Global steel and logistics: To exist in ‘abnormal normality’

Tuesday, 22 March 2016 10:52:54 (GMT+3)   |   Istanbul

Could you inform us about the company and its operations?

The history of the company dates back to 1995 and it was set up to service shipping requirements of regional scrap and steel exporters.  During the years of its existence the company had to diversify its services and nowadays while steel shipments play an important role in the business of our company we also provide handling of rolling stock, break bulk and project cargoes.  These changes in our services partially reflected changes in the trade balance of CIS countries and partially was a result of changes in company structures of all major Russian steel manufacturers. 

How do you define the link between logistics companies and steel business considering your company's services to steel business?

To be of an interest to a steel trader, the logistics company must provide an additional value to the trade through its expertise and its customized services.  These are some of the factors which a vertically integrated steel manufacturer's logistics department often lack and thus often the deal goes to a smaller trading company who are quicker in exploiting trading opportunities offered by more thorough knowledge of the buyer's needs and changes in pricing and demand.   A successful symbiosis of a trader / logistics expert can facilitate new trade deals and improve the profitability of existing trade connections.  Both partners - the trader and the logistics company play a crucial role in concluding and executing a trade deal - the better is the professional experience of partners the better are the chances of closing and fulfilling a successful sale / delivery.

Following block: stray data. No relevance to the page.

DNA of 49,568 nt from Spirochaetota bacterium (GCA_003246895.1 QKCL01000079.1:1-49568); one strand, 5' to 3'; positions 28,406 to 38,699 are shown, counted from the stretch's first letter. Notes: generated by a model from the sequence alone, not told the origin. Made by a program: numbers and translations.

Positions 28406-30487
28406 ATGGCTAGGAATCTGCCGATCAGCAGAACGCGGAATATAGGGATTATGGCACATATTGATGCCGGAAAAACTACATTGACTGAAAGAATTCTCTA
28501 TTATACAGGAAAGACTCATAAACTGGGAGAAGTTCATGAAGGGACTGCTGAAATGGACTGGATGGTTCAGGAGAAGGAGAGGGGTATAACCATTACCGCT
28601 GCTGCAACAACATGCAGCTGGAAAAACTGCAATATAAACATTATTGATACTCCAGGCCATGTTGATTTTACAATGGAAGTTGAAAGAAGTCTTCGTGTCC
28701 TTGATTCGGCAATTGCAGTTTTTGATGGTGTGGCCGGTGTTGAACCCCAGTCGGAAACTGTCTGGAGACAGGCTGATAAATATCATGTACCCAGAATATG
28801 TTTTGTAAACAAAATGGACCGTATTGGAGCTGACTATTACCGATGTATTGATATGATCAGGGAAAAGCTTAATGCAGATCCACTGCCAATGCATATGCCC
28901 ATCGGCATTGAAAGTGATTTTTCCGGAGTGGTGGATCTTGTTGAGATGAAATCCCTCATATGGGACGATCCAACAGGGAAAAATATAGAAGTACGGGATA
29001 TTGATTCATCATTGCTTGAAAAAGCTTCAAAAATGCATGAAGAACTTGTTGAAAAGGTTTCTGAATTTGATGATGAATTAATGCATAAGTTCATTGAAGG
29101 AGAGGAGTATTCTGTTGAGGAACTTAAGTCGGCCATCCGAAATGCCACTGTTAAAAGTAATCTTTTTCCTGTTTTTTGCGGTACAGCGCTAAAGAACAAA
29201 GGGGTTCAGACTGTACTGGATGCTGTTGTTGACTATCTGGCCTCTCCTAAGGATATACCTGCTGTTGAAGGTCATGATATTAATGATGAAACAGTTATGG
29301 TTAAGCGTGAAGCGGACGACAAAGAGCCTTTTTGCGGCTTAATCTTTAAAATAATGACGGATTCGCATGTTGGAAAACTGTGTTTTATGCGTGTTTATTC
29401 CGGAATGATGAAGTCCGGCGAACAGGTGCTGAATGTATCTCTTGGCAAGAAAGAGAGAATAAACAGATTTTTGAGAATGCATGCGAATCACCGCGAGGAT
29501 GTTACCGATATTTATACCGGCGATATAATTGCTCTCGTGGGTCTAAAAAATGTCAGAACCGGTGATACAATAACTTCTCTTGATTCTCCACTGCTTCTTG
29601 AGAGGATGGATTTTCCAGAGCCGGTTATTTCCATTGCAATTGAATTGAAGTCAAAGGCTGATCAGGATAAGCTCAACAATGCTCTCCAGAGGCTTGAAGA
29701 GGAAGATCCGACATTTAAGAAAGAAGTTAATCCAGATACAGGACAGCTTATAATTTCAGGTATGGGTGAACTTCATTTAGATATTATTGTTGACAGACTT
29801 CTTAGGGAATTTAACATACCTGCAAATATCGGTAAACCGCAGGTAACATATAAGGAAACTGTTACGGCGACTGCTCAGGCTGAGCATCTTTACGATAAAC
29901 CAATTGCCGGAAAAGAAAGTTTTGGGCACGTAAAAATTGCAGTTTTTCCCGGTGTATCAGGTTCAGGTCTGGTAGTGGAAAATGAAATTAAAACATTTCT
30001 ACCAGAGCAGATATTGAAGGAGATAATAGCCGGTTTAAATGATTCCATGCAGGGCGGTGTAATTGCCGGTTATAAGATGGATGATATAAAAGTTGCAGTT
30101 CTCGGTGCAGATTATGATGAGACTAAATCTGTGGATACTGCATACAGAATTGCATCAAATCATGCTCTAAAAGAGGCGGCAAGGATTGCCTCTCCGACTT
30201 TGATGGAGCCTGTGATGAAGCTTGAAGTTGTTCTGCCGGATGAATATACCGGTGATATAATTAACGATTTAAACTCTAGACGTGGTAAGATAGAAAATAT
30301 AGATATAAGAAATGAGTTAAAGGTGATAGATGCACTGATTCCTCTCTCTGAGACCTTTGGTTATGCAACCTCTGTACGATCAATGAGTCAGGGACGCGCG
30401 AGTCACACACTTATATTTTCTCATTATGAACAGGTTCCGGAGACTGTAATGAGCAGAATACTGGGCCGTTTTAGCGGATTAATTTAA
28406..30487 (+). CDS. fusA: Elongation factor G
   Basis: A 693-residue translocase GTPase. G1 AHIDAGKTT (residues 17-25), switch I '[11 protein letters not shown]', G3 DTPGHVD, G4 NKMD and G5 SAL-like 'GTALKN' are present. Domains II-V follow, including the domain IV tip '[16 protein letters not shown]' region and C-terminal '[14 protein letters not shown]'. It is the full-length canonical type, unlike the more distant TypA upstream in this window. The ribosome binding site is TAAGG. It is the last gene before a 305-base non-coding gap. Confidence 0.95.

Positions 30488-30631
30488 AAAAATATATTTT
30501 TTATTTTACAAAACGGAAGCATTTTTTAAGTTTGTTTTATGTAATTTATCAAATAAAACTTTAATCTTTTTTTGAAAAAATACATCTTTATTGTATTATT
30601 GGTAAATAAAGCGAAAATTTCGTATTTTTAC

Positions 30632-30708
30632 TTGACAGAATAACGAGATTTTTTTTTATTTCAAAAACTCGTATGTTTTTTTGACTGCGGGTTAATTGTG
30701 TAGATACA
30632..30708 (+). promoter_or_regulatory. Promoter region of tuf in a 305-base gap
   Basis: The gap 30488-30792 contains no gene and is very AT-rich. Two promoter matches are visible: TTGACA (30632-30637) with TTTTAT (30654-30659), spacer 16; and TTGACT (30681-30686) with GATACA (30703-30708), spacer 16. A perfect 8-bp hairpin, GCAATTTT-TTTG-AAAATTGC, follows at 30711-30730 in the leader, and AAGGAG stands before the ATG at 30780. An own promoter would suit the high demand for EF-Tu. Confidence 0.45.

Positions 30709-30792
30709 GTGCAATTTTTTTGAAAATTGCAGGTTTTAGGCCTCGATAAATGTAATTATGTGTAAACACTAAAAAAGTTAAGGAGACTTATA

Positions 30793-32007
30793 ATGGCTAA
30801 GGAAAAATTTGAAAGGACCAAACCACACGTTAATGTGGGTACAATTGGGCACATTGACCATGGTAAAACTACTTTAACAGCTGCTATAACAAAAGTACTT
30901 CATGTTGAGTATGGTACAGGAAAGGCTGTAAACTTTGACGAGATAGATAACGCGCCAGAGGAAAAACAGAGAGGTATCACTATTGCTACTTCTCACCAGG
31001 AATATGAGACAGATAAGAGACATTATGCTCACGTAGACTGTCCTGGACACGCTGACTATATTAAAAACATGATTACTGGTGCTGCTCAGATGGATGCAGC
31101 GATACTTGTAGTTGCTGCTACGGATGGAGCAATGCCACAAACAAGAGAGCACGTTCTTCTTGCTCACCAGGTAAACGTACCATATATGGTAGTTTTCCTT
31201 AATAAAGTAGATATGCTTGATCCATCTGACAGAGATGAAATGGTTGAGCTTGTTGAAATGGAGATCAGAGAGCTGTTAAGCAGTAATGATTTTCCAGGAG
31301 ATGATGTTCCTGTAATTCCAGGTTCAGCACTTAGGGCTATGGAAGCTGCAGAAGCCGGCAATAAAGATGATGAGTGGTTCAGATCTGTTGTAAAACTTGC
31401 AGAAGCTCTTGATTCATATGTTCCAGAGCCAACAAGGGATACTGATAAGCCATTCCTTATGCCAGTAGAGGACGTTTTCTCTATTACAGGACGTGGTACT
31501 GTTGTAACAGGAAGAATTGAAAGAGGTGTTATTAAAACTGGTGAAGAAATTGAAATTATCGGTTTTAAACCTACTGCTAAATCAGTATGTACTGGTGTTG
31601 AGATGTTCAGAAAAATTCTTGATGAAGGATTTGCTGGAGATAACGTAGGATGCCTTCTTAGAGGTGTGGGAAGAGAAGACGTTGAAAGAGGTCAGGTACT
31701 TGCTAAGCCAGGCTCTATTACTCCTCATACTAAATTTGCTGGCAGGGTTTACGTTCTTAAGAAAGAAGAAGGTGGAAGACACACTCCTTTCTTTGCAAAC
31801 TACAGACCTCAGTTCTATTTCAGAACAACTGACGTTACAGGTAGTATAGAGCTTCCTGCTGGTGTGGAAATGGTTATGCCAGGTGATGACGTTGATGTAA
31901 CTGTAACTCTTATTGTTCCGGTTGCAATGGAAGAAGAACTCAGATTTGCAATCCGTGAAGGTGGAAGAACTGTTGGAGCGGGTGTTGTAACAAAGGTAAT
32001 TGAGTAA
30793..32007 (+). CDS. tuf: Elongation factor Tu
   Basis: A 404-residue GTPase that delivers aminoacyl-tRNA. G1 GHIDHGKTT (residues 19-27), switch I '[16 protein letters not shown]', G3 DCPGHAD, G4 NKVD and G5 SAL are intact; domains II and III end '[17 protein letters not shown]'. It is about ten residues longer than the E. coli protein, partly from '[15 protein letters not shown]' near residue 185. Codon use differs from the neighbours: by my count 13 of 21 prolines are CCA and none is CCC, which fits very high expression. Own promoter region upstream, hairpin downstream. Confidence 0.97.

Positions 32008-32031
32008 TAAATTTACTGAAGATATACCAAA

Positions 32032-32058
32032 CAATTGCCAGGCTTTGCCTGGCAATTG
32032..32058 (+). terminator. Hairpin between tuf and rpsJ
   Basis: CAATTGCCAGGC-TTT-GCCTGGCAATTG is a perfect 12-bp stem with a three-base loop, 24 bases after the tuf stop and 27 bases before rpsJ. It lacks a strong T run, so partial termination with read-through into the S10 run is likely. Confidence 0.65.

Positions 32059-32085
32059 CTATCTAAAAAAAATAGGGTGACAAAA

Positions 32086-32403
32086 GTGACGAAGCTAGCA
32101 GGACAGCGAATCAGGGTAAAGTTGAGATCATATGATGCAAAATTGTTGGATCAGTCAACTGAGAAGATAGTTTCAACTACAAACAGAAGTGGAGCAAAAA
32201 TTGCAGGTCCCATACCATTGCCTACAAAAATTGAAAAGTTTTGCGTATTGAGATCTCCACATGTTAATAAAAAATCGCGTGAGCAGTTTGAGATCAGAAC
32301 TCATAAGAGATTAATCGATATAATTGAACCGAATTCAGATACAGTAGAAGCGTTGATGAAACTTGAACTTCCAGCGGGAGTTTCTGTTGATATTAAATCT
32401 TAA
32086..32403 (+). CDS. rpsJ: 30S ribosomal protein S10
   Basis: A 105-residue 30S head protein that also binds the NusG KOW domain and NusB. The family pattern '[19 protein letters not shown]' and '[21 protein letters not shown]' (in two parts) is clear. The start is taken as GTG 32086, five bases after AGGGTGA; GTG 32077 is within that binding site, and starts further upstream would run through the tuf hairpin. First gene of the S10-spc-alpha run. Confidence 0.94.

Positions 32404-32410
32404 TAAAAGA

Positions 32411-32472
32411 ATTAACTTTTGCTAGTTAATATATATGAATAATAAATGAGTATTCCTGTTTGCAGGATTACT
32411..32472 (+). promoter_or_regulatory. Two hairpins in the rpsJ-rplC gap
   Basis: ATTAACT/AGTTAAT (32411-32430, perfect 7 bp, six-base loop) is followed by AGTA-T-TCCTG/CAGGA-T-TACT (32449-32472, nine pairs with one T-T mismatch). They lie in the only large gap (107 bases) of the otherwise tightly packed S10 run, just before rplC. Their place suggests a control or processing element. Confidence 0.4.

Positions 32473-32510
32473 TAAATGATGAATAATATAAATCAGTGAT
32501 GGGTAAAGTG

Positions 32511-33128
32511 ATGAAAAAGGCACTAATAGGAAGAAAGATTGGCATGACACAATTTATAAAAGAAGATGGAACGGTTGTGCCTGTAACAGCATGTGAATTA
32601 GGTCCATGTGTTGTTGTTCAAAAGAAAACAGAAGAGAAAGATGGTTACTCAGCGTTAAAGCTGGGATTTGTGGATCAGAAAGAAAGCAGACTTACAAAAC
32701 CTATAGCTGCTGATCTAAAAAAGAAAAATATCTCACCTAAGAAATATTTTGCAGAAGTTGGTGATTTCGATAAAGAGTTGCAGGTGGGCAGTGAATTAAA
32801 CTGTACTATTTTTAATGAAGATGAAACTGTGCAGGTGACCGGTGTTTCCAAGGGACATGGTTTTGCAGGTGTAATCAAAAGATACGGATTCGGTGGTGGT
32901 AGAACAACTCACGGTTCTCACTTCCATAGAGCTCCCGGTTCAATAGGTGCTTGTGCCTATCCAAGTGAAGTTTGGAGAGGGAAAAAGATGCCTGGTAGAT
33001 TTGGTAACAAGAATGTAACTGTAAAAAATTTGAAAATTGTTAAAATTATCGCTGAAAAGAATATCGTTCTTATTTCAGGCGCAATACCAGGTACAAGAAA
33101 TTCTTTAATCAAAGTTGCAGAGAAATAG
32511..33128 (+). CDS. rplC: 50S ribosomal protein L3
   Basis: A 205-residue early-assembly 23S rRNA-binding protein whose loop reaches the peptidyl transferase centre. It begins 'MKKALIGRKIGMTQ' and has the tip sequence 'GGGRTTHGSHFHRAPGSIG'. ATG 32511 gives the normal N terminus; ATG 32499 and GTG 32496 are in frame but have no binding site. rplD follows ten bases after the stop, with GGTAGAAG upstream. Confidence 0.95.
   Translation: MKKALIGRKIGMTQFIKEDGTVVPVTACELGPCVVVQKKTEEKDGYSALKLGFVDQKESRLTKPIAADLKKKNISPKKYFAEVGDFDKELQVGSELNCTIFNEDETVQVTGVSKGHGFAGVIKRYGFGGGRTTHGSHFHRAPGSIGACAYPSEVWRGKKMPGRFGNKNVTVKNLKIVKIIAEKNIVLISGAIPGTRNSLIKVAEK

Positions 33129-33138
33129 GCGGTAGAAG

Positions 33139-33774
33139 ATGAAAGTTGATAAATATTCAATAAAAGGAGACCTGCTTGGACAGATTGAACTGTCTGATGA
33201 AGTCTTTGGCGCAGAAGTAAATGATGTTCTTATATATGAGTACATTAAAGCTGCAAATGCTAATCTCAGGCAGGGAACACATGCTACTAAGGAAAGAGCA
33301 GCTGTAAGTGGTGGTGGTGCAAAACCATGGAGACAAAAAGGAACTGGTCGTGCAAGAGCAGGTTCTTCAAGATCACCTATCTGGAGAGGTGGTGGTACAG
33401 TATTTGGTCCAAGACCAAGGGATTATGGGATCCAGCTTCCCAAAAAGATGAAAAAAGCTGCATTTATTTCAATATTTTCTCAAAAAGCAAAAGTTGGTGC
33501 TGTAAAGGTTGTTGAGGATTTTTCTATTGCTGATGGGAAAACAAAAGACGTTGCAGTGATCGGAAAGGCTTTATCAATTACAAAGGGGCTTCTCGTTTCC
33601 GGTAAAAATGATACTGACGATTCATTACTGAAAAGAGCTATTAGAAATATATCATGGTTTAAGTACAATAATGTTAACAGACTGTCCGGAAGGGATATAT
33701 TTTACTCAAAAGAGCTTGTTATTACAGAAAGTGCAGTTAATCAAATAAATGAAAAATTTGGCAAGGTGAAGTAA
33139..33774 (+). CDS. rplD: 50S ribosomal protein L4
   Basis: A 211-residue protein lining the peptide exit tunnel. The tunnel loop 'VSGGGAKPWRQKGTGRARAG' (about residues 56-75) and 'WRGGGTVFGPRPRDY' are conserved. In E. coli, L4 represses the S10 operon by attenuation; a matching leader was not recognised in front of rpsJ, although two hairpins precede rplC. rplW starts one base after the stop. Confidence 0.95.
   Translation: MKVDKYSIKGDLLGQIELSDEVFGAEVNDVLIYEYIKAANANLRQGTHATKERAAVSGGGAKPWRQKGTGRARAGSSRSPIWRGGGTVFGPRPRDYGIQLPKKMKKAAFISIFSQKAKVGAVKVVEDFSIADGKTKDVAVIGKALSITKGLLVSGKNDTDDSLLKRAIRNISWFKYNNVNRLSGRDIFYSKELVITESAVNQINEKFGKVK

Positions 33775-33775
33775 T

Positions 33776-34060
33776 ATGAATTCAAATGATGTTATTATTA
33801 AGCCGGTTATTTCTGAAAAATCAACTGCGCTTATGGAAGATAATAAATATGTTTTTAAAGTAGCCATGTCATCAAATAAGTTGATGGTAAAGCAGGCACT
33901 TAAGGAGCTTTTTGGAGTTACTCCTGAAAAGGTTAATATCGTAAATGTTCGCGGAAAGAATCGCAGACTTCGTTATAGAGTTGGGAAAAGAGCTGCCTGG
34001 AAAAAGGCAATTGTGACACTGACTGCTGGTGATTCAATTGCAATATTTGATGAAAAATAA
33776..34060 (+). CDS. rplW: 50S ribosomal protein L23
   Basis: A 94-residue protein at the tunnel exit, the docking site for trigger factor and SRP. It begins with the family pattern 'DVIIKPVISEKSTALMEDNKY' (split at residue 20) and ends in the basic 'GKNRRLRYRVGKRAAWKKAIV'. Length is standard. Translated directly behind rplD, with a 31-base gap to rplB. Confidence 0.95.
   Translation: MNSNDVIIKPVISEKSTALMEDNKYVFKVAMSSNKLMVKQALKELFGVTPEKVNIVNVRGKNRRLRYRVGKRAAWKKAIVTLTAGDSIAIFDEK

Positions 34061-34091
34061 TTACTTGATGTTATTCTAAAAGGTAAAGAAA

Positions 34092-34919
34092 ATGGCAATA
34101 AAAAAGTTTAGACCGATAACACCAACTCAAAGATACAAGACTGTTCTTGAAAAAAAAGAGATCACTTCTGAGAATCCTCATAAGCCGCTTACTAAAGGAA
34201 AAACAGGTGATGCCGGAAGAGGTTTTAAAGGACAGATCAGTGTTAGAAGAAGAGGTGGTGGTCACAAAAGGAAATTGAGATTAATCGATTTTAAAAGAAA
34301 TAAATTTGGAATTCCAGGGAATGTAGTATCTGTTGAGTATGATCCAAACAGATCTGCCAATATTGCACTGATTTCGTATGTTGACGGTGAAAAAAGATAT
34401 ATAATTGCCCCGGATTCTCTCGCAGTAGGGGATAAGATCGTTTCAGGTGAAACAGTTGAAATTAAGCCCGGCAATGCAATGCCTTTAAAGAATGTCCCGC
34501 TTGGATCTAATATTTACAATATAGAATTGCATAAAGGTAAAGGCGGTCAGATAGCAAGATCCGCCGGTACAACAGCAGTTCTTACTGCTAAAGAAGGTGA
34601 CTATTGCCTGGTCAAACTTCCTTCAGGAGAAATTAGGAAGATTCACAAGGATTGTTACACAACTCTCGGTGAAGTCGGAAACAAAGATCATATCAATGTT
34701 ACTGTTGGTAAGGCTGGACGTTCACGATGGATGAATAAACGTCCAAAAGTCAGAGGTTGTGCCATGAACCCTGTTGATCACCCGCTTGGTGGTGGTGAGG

What can you tell our readers about current situation of freight rates considering the changing target markets in steel business?

The current world steel market has one characteristic that no one argues with and it's an oversupply. This forces steel manufacturers to continuously look for new markets and new buyers outside of their domestic markets. Very often these markets turn out to be "far away" from home and require complex logistics solutions including deep sea transportation. Despite the continuously sliding steel prices the same can also be said about the freight rates. For example just 2 years ago a 10,000 tons parcel of coils from China to North Spain was moving at around $30 per ton.  At the end of last year same size parcel was shipped at a level of $18 per ton.  This softening of freight costs can be applied for pretty much every deep sea trade route except for some exotic destinations where the drop in freight levels is not so drastic.

Which destinations come forward regarding activity for steel business under current market conditions?

Cheap freight rates may potentially open new trading routes and new trading opportunities to steel traders.  Over the last year we had a number of unusual enquiries from traders to quote freight rates for steel billets from Russian Far East to destinations in Spain which are more commonly served by Russian exports through ports in Black Sea.